Now, here’s the thing, men are built to be problem solvers. The light is out, no problem. Put in a new bulb. The trash bag is full, take out the trash. So, the good thing with those missions we’re sent out on, it feels like we’re doing something. Solving a problem. We’d carry the baby for her if we could, but where would we put the beer?

We can’t make her less sleepy. Or less hungry. Or balance out her hormones. But we can take a trip to get food. To look for that mama mboga in Kawangware with the ‘best mangoes. That we can do. In fact, we consider it an adventure. Some sort of covert mission. We even reward ourselves with a beer afterwards.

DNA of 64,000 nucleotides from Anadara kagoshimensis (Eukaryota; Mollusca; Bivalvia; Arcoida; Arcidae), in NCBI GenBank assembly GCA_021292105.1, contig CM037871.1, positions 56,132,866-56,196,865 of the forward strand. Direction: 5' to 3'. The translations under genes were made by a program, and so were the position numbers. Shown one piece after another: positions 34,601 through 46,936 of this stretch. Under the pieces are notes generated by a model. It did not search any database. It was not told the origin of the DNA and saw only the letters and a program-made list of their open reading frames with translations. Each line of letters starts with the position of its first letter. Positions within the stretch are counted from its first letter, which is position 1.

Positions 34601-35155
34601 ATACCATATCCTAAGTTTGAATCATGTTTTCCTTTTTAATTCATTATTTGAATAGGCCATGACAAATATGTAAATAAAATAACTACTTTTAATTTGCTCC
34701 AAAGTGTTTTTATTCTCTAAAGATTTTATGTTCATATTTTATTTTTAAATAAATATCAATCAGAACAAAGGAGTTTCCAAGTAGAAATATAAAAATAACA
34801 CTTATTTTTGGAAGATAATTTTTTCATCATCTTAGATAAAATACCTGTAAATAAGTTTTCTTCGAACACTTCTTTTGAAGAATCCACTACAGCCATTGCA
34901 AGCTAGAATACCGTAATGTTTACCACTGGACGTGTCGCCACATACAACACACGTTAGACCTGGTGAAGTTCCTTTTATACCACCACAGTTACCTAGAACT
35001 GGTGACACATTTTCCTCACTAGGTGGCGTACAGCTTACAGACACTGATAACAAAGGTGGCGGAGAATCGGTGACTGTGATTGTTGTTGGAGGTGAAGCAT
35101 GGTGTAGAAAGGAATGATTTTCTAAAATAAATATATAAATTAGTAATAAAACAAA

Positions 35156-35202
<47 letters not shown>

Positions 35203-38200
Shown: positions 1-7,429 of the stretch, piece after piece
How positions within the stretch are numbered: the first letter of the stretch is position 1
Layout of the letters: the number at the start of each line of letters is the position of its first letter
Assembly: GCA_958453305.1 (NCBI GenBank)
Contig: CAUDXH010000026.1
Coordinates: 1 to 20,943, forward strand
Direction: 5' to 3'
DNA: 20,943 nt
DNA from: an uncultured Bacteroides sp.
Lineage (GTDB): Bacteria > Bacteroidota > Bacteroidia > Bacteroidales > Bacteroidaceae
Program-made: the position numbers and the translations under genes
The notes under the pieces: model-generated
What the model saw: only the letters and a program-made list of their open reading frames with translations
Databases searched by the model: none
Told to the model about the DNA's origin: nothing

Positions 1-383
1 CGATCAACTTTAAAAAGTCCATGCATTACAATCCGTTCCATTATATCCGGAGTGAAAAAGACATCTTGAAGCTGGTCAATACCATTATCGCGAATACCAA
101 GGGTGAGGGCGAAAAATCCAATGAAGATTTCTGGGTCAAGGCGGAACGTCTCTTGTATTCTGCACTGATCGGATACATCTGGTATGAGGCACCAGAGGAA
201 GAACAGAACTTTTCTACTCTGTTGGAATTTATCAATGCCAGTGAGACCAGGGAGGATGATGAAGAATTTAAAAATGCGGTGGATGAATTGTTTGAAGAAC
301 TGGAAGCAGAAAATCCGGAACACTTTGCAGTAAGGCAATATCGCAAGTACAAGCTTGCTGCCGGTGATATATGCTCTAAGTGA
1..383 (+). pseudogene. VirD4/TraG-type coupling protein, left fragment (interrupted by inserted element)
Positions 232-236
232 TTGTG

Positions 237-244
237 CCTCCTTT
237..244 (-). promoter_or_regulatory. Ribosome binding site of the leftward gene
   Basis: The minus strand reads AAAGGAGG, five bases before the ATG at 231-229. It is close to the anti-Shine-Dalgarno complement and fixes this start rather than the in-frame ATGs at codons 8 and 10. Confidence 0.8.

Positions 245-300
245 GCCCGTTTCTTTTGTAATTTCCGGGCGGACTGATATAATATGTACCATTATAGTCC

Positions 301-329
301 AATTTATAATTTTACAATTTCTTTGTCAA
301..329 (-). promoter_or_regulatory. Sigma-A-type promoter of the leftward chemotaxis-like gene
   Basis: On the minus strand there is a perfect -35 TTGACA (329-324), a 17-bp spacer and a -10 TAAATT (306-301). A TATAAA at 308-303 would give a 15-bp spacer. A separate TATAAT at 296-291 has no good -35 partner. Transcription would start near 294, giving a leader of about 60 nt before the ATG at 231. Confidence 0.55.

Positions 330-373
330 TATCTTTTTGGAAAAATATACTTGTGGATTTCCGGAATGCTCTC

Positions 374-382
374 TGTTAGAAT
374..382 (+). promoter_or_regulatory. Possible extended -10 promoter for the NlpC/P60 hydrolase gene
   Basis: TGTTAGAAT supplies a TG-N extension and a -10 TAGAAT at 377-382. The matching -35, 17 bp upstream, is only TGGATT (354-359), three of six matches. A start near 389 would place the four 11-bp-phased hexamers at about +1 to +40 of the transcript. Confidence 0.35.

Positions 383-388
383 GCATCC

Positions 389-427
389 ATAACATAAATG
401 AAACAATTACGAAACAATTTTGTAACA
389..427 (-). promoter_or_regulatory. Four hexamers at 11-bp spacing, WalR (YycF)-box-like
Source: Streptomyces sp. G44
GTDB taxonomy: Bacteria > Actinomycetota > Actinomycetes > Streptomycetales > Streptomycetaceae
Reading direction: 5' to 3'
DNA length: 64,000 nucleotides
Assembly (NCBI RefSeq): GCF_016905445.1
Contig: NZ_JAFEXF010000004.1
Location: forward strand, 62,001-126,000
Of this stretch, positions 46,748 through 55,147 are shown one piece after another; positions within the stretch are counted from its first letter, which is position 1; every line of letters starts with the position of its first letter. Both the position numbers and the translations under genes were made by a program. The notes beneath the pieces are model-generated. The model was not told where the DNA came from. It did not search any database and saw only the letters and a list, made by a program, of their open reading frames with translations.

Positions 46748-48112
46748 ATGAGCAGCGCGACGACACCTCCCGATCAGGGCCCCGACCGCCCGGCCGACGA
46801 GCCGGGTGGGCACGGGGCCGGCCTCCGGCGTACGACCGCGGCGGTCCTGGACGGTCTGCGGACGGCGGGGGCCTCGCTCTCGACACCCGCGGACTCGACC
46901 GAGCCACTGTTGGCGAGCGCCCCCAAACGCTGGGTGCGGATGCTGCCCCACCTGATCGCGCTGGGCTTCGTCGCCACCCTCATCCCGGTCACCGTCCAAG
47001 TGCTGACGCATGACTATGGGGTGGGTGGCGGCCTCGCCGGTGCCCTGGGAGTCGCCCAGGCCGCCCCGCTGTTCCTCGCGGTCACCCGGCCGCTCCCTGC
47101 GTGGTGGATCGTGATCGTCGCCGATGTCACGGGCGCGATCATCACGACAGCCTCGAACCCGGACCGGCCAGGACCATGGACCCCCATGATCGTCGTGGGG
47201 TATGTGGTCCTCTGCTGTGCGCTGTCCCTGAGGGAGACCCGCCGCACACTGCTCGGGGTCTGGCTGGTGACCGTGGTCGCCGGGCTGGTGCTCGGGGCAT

So much goes through our minds during these times though. One of them being trying to figure out the difference between being a father and a dad. Or what if we mess up and the kid becomes a stripper or a robber or a drunk? How do you deal with this concept of a new family? How do you prepare for a future you have never experienced?

I don’t have the answers to those questions. But I guess, one just needs to navigate and enjoy the journey. To use the tools one has to get to the destination. At least it’s what we’ve got in the here and now. Till then, let’s hope we land this thing safely.


One thought on “Flying Blind

  1. In a cruel twist of irony, there exists very successful strippers. With big mansions, cars and all the trappings of wealth. So don’t say it like it’s such a bad thing.